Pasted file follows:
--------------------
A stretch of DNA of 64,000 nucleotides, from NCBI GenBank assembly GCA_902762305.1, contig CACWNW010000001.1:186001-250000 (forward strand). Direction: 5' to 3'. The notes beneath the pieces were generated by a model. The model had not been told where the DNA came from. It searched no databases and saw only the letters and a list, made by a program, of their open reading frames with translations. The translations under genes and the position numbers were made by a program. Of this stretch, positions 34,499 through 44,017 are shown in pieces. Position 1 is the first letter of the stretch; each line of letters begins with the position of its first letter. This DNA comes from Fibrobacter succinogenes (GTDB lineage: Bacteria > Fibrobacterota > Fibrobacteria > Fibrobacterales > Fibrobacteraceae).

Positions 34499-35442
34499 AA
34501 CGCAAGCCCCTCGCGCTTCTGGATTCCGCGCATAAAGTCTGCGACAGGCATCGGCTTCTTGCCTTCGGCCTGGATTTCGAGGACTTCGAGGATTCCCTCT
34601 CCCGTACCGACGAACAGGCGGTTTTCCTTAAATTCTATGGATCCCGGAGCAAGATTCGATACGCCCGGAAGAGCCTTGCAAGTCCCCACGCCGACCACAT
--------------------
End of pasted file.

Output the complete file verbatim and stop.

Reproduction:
A stretch of DNA of 64,000 nucleotides, from NCBI GenBank assembly GCA_902762305.1, contig CACWNW010000001.1:186001-250000 (forward strand). Direction: 5' to 3'. The notes beneath the pieces were generated by a model. The model had not been told where the DNA came from. It searched no databases and saw only the letters and a list, made by a program, of their open reading frames with translations. The translations under genes and the position numbers were made by a program. Of this stretch, positions 34,499 through 44,017 are shown in pieces. Position 1 is the first letter of the stretch; each line of letters begins with the position of its first letter. This DNA comes from Fibrobacter succinogenes (GTDB lineage: Bacteria > Fibrobacterota > Fibrobacteria > Fibrobacterales > Fibrobacteraceae).

Positions 34499-35442
34499 AA
34501 CGCAAGCCCCTCGCGCTTCTGGATTCCGCGCATAAAGTCTGCGACAGGCATCGGCTTCTTGCCTTCGGCCTGGATTTCGAGGACTTCGAGGATTCCCTCT
34601 CCCGTACCGACGAACAGGCGGTTTTCCTTAAATTCTATGGATCCCGGAGCAAGATTCGATACGCCCGGAAGAGCCTTGCAAGTCCCCACGCCGACCACAT